Creativity doesn’t happen all the time. Individual productivity tends to vary greatly over the short term, thereby stifling efforts to track it with any specificity.
But it can be safely assumed that a team that produces useful software on a regular basis is productive. Since teammates tend to be well aware of each other’s contributions (whether measurable or not), any serious failings in individual productivity can be discovered by means of good organisational habits—such as one-on-one interviews.
‘Velocity’ is an aggregate measure of tasks completed by a team over time, usually taking into account developers’ own estimates of the relative complexity of each task. It answers questions like, “How much work can this team do in the next two weeks?”
Understanding the velocity of a team can be foundational as you prioritise feature development, set expectations with clients, and plan the future of your products.
Yet, many organisations thrive without any hard-and-fast measures, where developers are liberated to do their best work, whenever and wherever they’re most productive.
For some, it can be frustrating to manage work that can’t be reduced to a number. But with work as nuanced and abstract as software development, the further we entrench ourselves in details, the more we defeat our own purposes. Useful software is the only goal. As long as this is met, it’s okay if one or two individuals aren’t giving their best. Forcibly measuring anything else would only give us either a false positive or a false negative.
If you want to get better at writing, you know well that it’s a continuous process. There’s always some room for development. But it essentially boils down the following practices.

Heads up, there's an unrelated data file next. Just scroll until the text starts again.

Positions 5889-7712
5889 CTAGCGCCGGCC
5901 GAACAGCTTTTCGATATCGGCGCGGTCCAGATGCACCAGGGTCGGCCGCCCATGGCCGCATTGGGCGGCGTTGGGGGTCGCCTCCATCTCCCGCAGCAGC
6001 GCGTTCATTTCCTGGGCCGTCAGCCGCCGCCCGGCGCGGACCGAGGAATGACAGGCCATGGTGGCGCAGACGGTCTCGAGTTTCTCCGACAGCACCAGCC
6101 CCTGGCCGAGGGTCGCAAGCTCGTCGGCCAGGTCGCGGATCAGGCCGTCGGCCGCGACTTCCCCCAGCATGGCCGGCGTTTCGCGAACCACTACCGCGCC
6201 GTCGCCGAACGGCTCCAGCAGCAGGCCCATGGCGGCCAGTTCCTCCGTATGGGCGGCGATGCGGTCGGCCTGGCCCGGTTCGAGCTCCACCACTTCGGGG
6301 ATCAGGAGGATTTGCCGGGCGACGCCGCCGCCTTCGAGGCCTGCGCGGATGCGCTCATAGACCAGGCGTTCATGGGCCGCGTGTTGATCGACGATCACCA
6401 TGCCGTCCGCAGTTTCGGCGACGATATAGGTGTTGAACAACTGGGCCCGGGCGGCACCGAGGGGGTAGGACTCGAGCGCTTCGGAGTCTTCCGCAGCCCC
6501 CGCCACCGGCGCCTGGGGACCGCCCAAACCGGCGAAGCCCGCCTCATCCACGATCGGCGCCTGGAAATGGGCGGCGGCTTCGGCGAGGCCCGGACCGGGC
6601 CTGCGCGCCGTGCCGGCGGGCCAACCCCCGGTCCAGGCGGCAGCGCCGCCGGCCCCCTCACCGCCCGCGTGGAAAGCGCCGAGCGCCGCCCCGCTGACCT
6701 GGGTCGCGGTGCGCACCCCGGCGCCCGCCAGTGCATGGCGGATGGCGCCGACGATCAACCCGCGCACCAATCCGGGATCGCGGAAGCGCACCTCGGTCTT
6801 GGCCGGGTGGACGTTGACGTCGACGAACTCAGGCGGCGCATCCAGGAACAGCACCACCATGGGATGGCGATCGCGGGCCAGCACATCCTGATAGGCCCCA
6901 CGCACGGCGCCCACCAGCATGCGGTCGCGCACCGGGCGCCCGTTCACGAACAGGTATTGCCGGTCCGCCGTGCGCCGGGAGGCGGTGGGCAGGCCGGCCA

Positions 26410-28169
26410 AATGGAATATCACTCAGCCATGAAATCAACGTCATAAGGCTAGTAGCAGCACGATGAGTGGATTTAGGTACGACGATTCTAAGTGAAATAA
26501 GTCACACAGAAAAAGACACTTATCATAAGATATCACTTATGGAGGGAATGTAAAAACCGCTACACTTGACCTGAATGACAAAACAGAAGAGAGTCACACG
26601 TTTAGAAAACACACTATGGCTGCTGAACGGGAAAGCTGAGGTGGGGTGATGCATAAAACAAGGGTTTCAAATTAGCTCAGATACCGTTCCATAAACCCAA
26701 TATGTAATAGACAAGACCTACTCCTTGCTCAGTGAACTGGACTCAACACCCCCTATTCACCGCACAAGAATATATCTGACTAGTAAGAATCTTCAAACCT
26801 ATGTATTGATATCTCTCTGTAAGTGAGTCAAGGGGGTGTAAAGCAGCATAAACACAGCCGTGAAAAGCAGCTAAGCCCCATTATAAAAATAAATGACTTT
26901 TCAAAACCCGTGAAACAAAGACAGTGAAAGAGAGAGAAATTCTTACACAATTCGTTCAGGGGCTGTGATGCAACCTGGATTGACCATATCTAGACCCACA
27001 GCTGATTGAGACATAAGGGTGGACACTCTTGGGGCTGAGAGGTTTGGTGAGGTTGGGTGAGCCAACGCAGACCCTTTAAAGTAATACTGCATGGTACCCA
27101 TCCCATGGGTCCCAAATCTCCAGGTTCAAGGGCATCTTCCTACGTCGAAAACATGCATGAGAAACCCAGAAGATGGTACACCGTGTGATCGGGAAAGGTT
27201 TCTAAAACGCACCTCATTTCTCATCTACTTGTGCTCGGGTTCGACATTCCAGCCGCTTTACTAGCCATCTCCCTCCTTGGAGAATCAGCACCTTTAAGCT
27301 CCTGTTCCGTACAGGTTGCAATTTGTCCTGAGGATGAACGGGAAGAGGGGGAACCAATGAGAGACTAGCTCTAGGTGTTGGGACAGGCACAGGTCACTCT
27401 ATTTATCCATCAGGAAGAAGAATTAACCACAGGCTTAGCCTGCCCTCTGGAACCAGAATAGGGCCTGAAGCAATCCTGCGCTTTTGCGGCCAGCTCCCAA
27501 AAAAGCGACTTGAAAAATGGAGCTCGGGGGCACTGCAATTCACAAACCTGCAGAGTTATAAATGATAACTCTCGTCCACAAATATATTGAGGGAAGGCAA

Trusting your own interests. Work from your own interest; never from what you think you should be writing. Let what you want to write about be tested by time, not by people.
Taking notes regularly. This sharpens both your powers of observation and your ability to express. By taking notes, you observe more; and by observing more, you have more to note down. This starts a positive feedback loop.
Revising notes. Develop the ability to read notes (as if you’ve never read them before) to see how well they communicate. Constant revision—whether or not you’re going to “do” anything with what you’ve written—also teaches you to write better in the first place, when you first write something down.
Like all geeks and nerds, I’m a huge fan of Derek Sivers. He has a unique ability to distil ideas down to the bare essential by stripping down all the non-essential things.
In this short animation, which was part of a podcast, Sivers lays down the idea that we often put too much effort and take unnecessary stress over minutiae. In his case, something as minuscule as improving his cycling speed by mere 2 minutes after putting so much of effort.
The art of living with less stress, on the other hand, is to go out and feel the wind, smell the air, and see the sky while cycling or running—without caring about the output. Every act doesn’t have to be an act of optimisation—be it in business or in life.
👋 That’s All!
One last thing. Reading this post won’t help, unless you swallow, chew, and digest these ideas. I urge you to become a demanding reader—one who questions the author, seeks answers, and doesn’t shy away from sharing opinions and interpretations.